Anne Sexton began writing poetry at the age of twenty-nine to keep from killing herself. She held on to language for dear life and somehow -- in spite of alcoholism and the mental illness that ultimately led her to suicide -- managed to create a body of work that won a Pulitzer Prize and that still sings to thousands of readers. This exemplary biography, which was nominated for the National Book Award, provoked controversy for its revelations of infidelity and incest and its use of tapes from Sexton's psychiatric sessions. It reconciles the many Anne Sextons: the 1950s housewife; the abused child who became an abusive mother; the seductress; the suicide who carried "kill-me pills" in her handbag the way other women carry lipstick; and the poet who transmuted confession into lasting art.
Do not read this book hoping to find a sugar coated version of Sexton's life. Unless you have lived with someone like this, she will come out of these pages as a rather unpleasant, self centred person and it will be difficult to understand how so many people can like her and put themselves out for so little respect. Even if one didn't know the end of Sexton's life, it soon becomes inevitable that things will not end well - and they don't.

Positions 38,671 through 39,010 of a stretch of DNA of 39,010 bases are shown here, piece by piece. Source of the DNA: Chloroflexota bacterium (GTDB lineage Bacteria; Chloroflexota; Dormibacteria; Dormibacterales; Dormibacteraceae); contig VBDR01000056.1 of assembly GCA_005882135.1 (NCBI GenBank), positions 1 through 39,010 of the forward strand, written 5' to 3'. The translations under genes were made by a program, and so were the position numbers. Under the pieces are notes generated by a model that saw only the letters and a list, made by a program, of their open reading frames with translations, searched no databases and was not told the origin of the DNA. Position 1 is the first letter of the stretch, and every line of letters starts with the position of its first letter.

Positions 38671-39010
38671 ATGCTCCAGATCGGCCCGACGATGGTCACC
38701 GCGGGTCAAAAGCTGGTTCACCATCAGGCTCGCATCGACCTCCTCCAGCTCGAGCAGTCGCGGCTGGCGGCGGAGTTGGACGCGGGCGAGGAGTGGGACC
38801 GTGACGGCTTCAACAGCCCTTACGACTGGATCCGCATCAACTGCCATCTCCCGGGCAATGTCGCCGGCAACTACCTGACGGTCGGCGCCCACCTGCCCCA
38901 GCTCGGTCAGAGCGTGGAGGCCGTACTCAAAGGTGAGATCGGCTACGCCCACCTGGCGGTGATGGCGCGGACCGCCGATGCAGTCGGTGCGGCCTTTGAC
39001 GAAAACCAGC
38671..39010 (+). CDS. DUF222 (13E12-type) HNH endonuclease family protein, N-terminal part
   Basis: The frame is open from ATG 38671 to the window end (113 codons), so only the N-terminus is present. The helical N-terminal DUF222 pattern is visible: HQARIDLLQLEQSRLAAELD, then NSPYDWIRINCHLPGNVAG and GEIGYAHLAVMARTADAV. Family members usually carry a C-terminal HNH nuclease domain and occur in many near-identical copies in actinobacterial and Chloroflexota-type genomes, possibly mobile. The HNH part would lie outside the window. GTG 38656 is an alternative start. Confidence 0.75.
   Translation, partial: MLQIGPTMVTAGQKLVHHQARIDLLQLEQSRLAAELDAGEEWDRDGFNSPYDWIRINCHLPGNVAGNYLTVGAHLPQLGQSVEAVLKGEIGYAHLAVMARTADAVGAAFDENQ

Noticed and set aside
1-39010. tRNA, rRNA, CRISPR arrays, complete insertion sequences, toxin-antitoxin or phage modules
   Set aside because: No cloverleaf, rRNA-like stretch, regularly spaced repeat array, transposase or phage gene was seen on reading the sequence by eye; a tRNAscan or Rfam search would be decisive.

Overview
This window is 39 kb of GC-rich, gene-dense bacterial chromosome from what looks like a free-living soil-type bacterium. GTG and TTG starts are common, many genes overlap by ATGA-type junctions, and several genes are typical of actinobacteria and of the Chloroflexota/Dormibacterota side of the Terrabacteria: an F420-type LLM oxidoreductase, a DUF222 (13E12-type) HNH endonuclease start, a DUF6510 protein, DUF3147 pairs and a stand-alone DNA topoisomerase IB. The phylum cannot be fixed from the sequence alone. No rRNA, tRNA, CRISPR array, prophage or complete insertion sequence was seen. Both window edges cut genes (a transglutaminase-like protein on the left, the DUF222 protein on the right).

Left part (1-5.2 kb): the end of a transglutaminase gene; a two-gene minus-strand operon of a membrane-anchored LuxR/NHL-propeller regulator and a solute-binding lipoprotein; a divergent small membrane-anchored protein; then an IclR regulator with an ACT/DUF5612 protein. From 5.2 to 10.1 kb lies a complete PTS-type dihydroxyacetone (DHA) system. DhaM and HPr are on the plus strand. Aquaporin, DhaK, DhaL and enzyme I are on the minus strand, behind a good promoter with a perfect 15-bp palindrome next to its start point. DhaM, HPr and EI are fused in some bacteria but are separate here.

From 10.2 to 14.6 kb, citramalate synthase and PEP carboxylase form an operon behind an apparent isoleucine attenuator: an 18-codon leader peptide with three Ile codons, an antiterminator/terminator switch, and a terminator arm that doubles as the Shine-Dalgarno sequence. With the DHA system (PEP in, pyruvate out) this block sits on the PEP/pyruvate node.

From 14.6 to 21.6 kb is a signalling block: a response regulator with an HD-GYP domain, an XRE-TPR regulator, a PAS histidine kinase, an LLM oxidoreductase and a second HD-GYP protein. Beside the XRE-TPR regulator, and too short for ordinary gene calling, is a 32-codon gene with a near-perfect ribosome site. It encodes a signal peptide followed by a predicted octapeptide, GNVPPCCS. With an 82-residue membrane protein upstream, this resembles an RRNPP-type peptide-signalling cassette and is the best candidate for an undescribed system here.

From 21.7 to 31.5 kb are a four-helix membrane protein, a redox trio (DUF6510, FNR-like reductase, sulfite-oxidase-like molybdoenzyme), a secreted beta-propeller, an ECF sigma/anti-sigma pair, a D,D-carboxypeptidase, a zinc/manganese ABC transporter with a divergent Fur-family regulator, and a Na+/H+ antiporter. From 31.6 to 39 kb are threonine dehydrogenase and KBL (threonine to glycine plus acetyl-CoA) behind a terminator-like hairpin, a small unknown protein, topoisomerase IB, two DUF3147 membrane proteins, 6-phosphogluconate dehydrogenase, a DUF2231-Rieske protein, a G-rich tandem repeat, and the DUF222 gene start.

Certainly, in Anne Sexton's case, being a tortured soul was directly the cause of her literary output: she was advised to write by her psychiatrist and found that she was rather good. It is strange that someone so unable to appreciate the feelings of others could be so good at putting the human condition into words.
Not a pleasant read, but one well worth the effort, whether one is a fan of her poetry or no.